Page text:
This paper reviews the potential applications of satellite remote sensing to regional science research in urban settings. Regional science is the study of social problems that have a spatial dimension. The availability of satellite remote sensing data has increased significantly in the last two decades, and these data constitute a useful data source for mapping the composition of urban settings and analyzing changes over time. The increasing spatial resolution of commercial satellite imagery has influenced the emergence of new research and applications of regional science in urban settlements because it is now possible to identify individual objects of the urban fabric. The most common applications found in the literature are the detection of urban deprivation hot spots, quality of life index assessment, urban growth analysis, house value estimation, urban population estimation and urban social vulnerability assessment. The satellite remote sensing imagery used in these applications has medium, high or very high spatial resolution, such as images from Landsat MSS, Landsat TM and ETM+, SPOT, ASTER, IRS, Ikonos and QuickBird. Consistent relationships between socio-economic variables derived from censuses and field surveys and proxy variables of vegetation coverage measured from satellite remote sensing data have been found in several cities in the US. Different approaches and techniques have been applied successfully around the world, but local research is always needed to account for the unique elements of each place. Spectral mixture analysis, object-oriented classifications and image texture measures are some of the techniques of image processing that have been implemented with good results. Many regional scientists remain skeptical that satellite remote sensing will produce useful information for their work. More local research is needed to demonstrate the real potential and utility of satellite remote sensing for regional science in urban environments.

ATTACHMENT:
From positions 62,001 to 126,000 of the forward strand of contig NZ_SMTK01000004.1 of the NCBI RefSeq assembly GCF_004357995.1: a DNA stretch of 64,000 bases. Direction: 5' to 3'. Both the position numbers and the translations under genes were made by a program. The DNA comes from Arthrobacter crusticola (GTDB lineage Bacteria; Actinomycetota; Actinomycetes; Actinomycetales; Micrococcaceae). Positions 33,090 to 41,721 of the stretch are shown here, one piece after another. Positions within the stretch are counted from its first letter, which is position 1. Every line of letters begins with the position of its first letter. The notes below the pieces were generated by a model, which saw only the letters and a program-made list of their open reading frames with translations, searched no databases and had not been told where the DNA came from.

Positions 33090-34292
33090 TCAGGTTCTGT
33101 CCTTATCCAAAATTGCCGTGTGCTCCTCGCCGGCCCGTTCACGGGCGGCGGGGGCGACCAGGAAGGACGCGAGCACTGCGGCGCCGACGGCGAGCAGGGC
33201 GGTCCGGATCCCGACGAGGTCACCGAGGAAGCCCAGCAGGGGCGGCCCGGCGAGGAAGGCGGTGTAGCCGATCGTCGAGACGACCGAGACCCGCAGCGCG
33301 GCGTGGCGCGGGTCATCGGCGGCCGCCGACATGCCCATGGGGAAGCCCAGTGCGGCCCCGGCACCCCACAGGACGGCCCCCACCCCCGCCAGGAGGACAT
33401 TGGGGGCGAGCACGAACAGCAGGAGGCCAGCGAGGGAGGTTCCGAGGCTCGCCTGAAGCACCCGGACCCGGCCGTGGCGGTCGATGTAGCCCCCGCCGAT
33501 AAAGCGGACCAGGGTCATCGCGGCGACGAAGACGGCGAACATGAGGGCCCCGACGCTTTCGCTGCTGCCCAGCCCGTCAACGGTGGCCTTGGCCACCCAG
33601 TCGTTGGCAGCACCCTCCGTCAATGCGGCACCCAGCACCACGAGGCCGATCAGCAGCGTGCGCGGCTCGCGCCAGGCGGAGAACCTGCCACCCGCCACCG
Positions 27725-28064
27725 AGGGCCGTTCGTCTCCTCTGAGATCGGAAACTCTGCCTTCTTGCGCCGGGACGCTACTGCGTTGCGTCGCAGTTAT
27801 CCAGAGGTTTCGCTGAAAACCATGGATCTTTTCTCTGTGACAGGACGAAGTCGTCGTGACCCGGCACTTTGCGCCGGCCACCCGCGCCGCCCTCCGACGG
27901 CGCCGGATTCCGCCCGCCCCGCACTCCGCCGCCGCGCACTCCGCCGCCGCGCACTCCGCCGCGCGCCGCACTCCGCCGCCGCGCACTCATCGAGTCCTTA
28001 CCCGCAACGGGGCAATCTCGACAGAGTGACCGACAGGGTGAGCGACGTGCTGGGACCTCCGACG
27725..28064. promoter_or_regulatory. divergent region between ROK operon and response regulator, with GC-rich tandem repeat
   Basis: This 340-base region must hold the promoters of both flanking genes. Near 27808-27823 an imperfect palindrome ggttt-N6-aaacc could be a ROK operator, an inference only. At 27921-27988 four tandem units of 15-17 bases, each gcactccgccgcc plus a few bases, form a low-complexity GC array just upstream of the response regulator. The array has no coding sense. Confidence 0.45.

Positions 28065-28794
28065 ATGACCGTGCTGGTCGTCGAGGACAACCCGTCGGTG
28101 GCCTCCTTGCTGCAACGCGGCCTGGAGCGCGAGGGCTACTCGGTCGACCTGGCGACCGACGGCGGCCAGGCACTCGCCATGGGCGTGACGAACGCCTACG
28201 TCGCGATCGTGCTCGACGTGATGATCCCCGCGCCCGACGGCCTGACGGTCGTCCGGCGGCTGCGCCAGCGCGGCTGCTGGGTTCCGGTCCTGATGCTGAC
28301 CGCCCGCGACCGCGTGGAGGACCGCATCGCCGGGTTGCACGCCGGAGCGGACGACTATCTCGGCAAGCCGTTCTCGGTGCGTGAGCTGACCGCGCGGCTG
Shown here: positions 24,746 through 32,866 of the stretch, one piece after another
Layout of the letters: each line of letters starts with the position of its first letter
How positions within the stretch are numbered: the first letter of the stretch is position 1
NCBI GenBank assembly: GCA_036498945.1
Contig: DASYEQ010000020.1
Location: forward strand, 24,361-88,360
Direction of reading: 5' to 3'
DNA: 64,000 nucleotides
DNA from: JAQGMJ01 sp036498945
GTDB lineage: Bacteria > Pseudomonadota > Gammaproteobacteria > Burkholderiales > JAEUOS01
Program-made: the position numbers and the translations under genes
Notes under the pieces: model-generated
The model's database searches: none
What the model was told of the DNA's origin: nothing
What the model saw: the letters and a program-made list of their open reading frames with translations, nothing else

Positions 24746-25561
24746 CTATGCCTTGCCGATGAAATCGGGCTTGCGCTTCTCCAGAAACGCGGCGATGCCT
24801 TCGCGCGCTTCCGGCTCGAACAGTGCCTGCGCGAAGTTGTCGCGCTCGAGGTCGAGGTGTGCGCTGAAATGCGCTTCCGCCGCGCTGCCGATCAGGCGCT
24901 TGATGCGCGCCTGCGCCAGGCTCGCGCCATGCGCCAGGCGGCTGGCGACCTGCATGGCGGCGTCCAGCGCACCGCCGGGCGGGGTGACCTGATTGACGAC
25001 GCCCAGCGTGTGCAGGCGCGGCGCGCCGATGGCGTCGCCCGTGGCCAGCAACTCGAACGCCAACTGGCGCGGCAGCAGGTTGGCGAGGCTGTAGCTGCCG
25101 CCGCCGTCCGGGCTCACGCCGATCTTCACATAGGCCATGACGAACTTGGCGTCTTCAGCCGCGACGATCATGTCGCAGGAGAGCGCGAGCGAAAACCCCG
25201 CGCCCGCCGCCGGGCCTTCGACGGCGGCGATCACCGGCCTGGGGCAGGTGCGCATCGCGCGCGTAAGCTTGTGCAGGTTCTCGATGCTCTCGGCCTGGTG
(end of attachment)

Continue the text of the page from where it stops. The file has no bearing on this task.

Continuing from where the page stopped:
Article